A Reflection On The Way: The Blessing Of Blisters

When I decided to make the Camino for a month people would ask me, “Why attempt such a challenge?” I had no specific reason except, in a general way that there would be personal spiritual benefit for me and for my parish, in that this Camino might bear the fruit of a greater effort and fervor for the new evangelization; other than that I would be open to whatever blessing the Lord would bestow through Saint James.

The first day when we began the ascent of the Pyrenees I was somewhat apprehensive. That day was a day of a long and rugged crossing from Saint Jean Pied de Port to Roncesvalles. The descent was so steep that it was more precarious than the ascent, especially with the backpack. I was so pleased with myself that I accomplished that about which I had been apprehensive that my thoughts were far from spiritual.

On the descent my mind wandered to the days of Charlemagne’s paladin Roland and I imagined myself walking in the woods as a medieval pilgrim about to sight Roncesvalles, where Roland died in battle as a man of Christian bravery. The Song of Roland had so captured my imagination as a child that I was remembering elements of the narrative. That evening we had a beautiful Mass. When the lights dimmed and focused on the statue of the Virgin Mary we chanted the Salve Regina. I was thrilled and stunned by the beauty of it all. It was a wonderful day. I had accomplished a lot and was ready for the next day.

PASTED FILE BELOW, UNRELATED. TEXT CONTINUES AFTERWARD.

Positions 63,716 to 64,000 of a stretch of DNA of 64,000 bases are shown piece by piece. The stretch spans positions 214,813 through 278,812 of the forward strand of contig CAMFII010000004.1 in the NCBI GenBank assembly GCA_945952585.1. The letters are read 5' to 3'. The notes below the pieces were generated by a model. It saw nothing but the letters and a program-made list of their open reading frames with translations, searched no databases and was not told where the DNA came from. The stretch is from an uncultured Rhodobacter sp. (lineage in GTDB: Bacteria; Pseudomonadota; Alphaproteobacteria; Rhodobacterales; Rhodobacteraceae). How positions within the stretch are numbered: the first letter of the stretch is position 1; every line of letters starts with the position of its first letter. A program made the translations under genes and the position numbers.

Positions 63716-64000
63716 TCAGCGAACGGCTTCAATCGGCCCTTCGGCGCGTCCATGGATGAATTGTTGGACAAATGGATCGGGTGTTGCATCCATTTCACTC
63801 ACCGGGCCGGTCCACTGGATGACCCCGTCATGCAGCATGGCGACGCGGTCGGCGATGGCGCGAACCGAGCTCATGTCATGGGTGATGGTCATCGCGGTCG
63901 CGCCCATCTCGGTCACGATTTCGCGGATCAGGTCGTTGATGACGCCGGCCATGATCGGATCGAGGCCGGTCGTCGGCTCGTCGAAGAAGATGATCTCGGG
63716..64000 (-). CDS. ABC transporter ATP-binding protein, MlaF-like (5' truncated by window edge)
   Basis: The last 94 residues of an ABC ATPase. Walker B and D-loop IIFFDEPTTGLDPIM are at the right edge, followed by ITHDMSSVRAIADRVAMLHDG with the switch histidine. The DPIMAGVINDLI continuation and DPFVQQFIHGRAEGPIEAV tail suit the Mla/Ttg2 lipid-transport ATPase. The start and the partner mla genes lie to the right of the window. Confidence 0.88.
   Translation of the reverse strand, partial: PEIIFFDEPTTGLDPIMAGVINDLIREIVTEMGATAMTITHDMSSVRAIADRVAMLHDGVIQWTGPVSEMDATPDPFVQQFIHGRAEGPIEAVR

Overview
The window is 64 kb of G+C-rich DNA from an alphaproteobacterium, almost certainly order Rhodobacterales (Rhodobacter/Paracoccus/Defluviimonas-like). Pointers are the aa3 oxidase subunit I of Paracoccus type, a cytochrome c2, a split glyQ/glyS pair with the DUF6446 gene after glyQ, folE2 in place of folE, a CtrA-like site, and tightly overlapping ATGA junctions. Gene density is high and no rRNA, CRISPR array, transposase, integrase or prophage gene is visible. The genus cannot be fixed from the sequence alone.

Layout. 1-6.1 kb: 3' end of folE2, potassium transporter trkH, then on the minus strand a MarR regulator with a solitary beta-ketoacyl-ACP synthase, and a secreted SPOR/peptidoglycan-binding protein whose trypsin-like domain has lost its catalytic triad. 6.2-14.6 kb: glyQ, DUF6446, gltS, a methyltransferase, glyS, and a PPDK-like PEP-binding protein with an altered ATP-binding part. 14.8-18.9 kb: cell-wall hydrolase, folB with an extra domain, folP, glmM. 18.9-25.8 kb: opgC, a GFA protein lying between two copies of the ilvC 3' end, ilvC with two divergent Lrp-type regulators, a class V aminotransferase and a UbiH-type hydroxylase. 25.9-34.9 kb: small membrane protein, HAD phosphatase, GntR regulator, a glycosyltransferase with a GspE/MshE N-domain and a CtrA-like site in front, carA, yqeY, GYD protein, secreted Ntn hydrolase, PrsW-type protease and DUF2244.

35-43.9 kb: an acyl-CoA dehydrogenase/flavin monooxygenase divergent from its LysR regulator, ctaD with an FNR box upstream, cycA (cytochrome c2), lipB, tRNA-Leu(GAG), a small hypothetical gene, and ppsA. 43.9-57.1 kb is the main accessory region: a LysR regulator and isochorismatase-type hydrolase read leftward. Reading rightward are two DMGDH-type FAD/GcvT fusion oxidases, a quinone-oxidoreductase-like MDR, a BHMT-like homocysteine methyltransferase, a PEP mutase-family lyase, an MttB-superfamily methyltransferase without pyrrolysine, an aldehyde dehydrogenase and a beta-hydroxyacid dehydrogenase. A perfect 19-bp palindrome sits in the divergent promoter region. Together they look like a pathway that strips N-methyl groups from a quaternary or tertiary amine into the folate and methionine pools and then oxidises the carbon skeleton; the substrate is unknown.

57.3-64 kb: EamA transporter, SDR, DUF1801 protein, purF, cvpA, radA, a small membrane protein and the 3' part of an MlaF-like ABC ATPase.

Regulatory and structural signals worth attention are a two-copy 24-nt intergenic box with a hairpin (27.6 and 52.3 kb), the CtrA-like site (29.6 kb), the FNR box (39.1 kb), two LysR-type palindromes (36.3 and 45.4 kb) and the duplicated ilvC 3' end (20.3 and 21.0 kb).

On the way to Pamplona I realized that the blisters on my inner heels were not healing  as quickly as I wished but continued to compromise my pace, especially when walking over loose stones.  About half-way there we stopped to take off our boots and I realized I had a problem. There was a gathering of pilgrims at the river and we engaged in conversation with a young Catholic man who had just finished nursing school. He had been in discernment about a vocation and still had an interest in discernment. He later caught up with me and said we were blister buddies. Both of us had a steady but slow pace because of the blisters. About an hour later I asked if he would attend to my blisters. We sat on the side of the road. I had some moleskin to share as well as toe pads which he needed. I was struck by this simple gesture that lead to a profound conversation that was a blessing from Saint James that I would not have received if I had not been given these blisters.